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Lost Over Lost in Translation

Tuesday, February 17 2004

After a lot of anticipation, Carrie and I saw Lost in Translation a weekend or two ago and were completely baffled about why it’s been getting good reviews. Seriously, I don’t think it’s a very good movie.

To me, a good movie accomplishes at least two things: it exposes me to something I have little knowledge of, like a sub culture, or freakish human behavior, a religion, a sport, or something that piques my interest. The story has to engage me, either by making me laughing, making me think, tricking me, or tieing me up emotionally. If it can teach me something about human nature along the way, I give bonus points.

The second requirement is that it has to be a finely crafted movie. The writing has to be good, the cinematography has to be good, the editing, the score, the title screens. Every detail surrounding the movie has to convince me that a huge amount of talent and hard work went into making the movie, and that the interest of those behind the movie wasn’t simply to get my money – it was to make a good movie.

Lost in Translation doesn’t really meet either of those requirements for me. I think the character development is shallow, and only slightly interesting. The acting itself isn’t bad per se, but there’s really nothing there. Bill Murray and Scarlett Johansson just sort of allude to some sort of depth, but never fully get into it.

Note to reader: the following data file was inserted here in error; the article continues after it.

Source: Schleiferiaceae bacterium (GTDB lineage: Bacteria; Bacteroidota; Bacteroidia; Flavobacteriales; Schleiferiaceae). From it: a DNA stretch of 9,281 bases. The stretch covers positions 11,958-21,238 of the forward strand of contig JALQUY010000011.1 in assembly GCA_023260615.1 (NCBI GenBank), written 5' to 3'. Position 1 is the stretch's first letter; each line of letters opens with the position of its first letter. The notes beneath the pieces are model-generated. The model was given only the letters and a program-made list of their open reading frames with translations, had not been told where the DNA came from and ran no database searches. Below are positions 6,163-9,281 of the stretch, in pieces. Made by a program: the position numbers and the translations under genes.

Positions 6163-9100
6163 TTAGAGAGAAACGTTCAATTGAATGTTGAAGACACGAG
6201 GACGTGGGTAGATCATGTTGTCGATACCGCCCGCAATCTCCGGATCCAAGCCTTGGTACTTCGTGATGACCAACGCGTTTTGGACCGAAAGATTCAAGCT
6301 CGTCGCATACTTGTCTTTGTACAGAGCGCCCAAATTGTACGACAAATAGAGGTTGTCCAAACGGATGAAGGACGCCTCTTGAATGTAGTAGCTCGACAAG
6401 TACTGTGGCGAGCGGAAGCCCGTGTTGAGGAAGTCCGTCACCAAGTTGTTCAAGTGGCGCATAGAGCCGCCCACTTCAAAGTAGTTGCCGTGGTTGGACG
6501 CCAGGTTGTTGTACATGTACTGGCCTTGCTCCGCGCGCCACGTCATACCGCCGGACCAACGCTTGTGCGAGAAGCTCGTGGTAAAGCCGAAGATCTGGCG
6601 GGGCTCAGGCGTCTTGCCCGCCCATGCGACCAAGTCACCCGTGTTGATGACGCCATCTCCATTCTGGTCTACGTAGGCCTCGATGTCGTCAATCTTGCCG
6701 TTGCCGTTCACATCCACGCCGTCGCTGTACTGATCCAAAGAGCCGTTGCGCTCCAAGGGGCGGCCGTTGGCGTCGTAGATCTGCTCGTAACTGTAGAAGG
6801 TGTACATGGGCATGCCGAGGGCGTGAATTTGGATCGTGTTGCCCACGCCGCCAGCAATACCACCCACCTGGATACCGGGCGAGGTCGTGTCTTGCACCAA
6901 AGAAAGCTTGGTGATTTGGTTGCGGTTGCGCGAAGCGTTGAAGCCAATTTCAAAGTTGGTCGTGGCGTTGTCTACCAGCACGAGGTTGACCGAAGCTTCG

The city of Tokyo is obviously a character in the film, but again, it’s not portrayed as being a deeply intricate and complicated character. While the city is portrayed as colorful and vibrant, the focus still remains on the main characters, and the city itself seems to be robbed of the depth that could have been portrayed.

I also don’t feel like a mountain of talent went into making the movie. I don’t think the look of the movie is all that interesting, and for the most part looks like standard movie fare. There are some moments where the composition of the frame looks interesting, but could be better, deeper.

I respect also that the movie could have been designed to be as free of depth as it is, but I suspect it wasn’t because there are too many moments where it tries to get deep but fails. The pivotal conversation on the bed where Bill Murray’s character reveals that “life is hard, but you end up having kids that turn into the most delightful people you will ever meet” is about the deepest the movie gets.

Roger, I have to give this movie a thumbs down.